The Nation: This is unprecedented
Notwithstanding whoever could be backing Dr Tahirul Qadri, his long march, indeed, has served as the real catalyst for ‘change’. Instead of questioning his credentials, the politicians should thank him for waking them up from a deep slumber.
This clearly reveals that Dr Qadri is not a foreign agent, but a true Pakistani who led a cross-section of the country’s middle and lower middle class to an unprecedented show of resilience and discipline. There is no one in the country who would disagree with his basic demands - that is, electoral reforms by an independent Election Commission and free and fair elections.
Dr Qadri has also proved himself to be a great tactician by first launching and systematically building up the campaign, then forcing the Punjab and federal governments into allowing him a free passage, and finally managing to hold a peaceful rally at the promised venue - Islamabad.
Little did the politicians realise that the good Doctor had achieved far more than just forcing the federal government to commit to holding inclusive and credible elections; he had sent out a loud and clear message - locally and internationally - that Pakistan is a peace-loving and disciplined state, and if given a clean, trustworthy and inspiring leadership, its people can play a crucial role in conflict prevention and peace building worldwide.
No one ever bothered about whether the number of participants in Dr Qadri’s dharna was 40,000 or 4,000,000. What mattered most was the awe-inspiring spectacle of enthusiasm and resolution unrivalled by a diversified collection of men, women and children of all ages coming from all over the country - many of whom were not even members of Pakistan Awami Tehrik or Minhaj-ul-Quran.
They braved the biting cold and rain for three days and three nights. Despite this, their spirits were high and they remained determined to stay in Islamabad. No one pounced on the food that was distributed among the participants, as it is often seen in political gatherings. They took their piece of bread, grams and a date when offered and never complained; they did not utter a word against their leader, who in sharp contrast was protected from the cold weather in his warm container, just because they knew that he had to be protected if their dreams were to materialise.
So, keeping in view the five-year performance of the democratically-elected government, during which several amendments were made in the constitution to suit the needs of the corrupt, uneducated and tax-evading politicians, Dr Qadri has rightly demanded the implementation of constitutional provisions such as Article 62 and 63 in letter and in spirit, which bars defaulters from contesting elections.
Little did the ruling elite realise that on January 17, virtually the entire political opposition - worried at Dr Qadri’s popular uprising - joined against him; yet unwittingly supporting his basic demands while apprehending a conspiracy to derail democracy and in the process serving the government’s objectives.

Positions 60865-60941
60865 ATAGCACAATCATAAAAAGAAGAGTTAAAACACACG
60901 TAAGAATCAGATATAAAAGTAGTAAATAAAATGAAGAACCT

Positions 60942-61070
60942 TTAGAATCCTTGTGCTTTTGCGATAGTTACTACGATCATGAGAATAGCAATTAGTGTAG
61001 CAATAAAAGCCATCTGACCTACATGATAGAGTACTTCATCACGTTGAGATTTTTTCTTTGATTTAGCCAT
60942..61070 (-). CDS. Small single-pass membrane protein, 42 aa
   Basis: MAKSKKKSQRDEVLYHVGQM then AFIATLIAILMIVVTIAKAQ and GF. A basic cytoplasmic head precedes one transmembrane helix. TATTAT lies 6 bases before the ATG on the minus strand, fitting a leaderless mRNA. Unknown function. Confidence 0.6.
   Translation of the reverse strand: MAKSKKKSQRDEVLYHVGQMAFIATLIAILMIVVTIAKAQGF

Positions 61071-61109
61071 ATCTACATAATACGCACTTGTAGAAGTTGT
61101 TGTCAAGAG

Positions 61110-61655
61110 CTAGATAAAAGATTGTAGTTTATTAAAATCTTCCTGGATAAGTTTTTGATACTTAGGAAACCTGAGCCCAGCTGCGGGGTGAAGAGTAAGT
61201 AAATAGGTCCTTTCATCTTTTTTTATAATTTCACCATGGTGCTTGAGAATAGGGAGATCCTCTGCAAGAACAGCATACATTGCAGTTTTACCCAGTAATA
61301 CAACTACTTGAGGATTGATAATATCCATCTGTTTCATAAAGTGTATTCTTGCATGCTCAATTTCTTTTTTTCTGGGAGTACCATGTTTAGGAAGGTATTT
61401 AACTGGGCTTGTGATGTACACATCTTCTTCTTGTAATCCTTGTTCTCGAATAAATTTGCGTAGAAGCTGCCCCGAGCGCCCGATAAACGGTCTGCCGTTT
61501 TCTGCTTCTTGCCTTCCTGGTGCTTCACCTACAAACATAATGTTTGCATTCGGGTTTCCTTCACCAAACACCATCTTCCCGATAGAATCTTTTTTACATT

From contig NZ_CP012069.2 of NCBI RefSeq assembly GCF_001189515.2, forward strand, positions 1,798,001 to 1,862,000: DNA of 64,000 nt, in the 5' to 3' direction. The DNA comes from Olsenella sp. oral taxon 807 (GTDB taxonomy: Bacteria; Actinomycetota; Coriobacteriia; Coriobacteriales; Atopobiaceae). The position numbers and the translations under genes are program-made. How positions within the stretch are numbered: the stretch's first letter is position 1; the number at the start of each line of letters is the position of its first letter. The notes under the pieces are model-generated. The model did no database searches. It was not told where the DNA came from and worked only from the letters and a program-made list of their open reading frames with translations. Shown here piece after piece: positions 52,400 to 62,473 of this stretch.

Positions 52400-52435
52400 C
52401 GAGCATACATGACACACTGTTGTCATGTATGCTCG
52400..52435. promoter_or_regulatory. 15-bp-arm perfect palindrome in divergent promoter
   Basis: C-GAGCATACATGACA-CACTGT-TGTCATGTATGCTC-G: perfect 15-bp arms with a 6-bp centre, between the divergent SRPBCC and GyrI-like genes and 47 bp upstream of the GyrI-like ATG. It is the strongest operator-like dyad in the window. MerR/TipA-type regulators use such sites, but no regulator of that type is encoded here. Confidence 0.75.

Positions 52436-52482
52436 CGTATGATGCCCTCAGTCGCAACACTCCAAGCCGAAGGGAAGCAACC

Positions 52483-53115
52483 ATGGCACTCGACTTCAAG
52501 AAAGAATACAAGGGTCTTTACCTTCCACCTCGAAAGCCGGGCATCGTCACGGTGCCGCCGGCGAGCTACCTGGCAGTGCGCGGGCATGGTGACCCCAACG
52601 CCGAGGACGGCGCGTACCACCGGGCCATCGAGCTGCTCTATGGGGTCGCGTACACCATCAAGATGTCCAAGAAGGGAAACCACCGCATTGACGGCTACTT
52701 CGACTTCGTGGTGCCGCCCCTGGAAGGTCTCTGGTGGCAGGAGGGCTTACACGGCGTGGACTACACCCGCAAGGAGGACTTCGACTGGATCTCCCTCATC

One may ask: what brand of democracy these politicians were seeking to protect when they had themselves been highly critical of the government’s performance and their NRO brand of rapprochement and accommodation? Do they want to keep the status quo, which is aimed at another innings of unaccounted loot and plunder?
While one might have appreciated the solidarity expressed by the opposition parties, apparently trying to keep the unseen threat of martial law at bay, it is President Asif Zardari who once again took the cake in manoeuvring the opposition - that had not only been gunning for each other’s throats, but also the ruling elite - to fall into his lap by declaring to save the system; a system that has brought nothing but misery and despondency to the masses.
Then the only exception was Imran Khan’s Pakistan Tehrik-i-Insaaf (PTI), which distanced itself from the lot and also stayed away from Dr Qadri’s march, while agreeing, in principle, with most of his demands and observations. Perhaps, he either found himself too late to rally or wanted to avoid being labelled along with the Allama as someone’s mouthpiece. It is good, however, that PTI’s top leadership and Dr Qadri have met to discuss issues concerning electoral reforms and reconstitution of Election Commission; hopefully, this will lead to more positive outcomes.
As a final word, hats off to those who participated in the peaceful long march and demonstrated to the world that they are second to none in maintaining discipline. And that given a fertile and level playing field and an inspiring political leadership, they would be able to stand on their feet again.
The writer is a freelance columnist. Email: firstname.lastname@example.org